Trigonometric Functions

Modeling Representation  Trigonometric functions are sometimes called circular functions. This is because the two fundamental trigonometric functions – the sine and the cosine – are defined as the coordinates of a point  P  travelling around on the unit circle of radius  1 .

As  P  moves around the circle of radius  1, the input variable – the angle  q  – changes. The outputs – cos(q) and sin(q) – give the  x  and  y  coordinates of  P, respectively.

Review of angular measure Methods for finding sines & cosines This gives us a clue about the kinds of phenomena that trigonometric functions are likely to model. Going around in a circle is a very simple kind of periodic behavior. Periodic behaviors repeat themselves at regular intervals. The sine and the cosine repeat their outputs at regular intervals. Indeed, each time  P  travels once around the circle (the input  q  changes by  2p  radians or 360º) the coordinates of  P  (the outputs of sine and cosine) repeat.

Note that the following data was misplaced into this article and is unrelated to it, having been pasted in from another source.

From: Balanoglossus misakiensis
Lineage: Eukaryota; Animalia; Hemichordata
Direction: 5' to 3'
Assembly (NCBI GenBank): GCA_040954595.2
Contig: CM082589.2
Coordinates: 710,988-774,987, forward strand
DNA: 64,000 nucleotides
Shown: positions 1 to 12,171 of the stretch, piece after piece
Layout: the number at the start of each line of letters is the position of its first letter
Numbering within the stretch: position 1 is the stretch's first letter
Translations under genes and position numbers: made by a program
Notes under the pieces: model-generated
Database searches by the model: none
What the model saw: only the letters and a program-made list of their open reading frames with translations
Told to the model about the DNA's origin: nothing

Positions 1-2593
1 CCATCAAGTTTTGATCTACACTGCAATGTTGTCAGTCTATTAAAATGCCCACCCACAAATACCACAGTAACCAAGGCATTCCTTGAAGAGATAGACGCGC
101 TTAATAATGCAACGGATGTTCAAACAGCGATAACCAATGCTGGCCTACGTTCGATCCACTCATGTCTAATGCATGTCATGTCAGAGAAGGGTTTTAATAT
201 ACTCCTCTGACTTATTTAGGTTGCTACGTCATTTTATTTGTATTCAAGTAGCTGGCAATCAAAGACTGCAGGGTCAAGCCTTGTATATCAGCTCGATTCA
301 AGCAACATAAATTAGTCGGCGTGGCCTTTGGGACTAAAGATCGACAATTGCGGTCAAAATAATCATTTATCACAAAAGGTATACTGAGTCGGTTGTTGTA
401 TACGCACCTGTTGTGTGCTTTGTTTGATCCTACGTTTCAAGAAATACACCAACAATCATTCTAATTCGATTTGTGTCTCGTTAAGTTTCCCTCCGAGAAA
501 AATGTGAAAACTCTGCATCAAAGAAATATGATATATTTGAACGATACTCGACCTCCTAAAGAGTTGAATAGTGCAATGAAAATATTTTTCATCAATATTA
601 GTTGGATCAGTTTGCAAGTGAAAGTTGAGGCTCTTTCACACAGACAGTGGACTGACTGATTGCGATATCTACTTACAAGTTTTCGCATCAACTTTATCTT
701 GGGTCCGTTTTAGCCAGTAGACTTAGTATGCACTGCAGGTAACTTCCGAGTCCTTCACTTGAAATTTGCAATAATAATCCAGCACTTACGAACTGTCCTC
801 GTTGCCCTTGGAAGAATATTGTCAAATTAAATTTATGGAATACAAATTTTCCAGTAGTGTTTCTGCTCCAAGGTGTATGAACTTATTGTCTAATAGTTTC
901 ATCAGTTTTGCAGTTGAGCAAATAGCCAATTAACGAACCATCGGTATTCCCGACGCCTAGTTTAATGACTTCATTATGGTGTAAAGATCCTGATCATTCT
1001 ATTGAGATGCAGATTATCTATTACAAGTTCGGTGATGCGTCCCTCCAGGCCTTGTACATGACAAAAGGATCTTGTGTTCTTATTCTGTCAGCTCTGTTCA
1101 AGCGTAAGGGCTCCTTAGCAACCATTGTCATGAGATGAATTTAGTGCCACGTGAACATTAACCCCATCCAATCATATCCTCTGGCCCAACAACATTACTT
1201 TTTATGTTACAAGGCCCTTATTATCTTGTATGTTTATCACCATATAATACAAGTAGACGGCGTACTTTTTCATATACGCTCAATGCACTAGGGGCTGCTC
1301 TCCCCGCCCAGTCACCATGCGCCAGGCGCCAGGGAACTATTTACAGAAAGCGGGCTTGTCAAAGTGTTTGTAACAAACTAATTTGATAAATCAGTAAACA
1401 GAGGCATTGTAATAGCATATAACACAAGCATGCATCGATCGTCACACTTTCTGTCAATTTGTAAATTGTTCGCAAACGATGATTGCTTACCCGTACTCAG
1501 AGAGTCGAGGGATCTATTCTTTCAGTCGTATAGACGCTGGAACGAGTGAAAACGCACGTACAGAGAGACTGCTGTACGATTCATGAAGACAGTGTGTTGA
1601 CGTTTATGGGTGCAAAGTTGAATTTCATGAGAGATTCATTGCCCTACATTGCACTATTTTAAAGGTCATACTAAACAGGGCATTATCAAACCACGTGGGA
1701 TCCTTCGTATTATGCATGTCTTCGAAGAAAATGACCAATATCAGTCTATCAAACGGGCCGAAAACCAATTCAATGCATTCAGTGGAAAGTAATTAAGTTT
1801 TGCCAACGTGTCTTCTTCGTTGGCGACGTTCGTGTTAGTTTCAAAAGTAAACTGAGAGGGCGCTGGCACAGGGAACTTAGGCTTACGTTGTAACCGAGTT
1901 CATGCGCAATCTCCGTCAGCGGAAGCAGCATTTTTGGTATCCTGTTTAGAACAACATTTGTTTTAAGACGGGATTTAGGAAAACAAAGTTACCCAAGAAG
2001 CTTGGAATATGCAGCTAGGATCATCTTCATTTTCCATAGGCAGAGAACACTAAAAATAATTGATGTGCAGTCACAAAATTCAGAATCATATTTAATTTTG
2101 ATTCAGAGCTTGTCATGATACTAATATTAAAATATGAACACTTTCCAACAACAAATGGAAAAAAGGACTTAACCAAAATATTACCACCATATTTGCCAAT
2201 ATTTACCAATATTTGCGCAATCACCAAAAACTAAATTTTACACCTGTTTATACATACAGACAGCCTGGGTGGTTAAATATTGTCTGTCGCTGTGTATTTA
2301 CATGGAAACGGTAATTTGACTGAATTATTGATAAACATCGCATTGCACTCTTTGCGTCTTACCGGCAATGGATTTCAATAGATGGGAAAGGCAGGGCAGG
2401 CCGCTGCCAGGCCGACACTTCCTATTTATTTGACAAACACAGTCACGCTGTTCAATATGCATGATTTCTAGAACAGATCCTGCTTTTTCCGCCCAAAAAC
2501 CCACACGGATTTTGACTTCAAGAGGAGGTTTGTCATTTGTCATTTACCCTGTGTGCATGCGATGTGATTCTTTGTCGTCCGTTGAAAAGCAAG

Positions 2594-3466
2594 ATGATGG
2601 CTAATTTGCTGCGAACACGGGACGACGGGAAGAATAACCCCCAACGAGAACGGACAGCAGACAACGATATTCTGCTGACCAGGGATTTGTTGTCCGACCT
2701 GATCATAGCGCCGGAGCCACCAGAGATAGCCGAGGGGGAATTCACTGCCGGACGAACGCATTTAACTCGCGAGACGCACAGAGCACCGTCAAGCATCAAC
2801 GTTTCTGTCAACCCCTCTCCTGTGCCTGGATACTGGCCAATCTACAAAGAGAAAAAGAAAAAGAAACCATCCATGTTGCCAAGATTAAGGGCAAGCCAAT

By changing the size of the circle and the speed at which the point  P  travels around it, transformations of the sine and the cosine can be made to model a wide variety of regularly repeating behaviors.

 Trigonometric functions model data with periodic trends.

Here are some situtations that should make you think of trigonometric functions:

• A ferris wheel. (horizontal and vertical distance vs. angle) • A hula dancer. (horizontal and vertical distance vs. angle) • The length of daylight. (length vs. day of the year) • The changing seasons. (temperature vs. day of the year) • A repetitious calculation. (step vs. time) Words and phrases like "seasonal," "repeatedly," and "over and over" usually indicate the presence of trigonometric functions.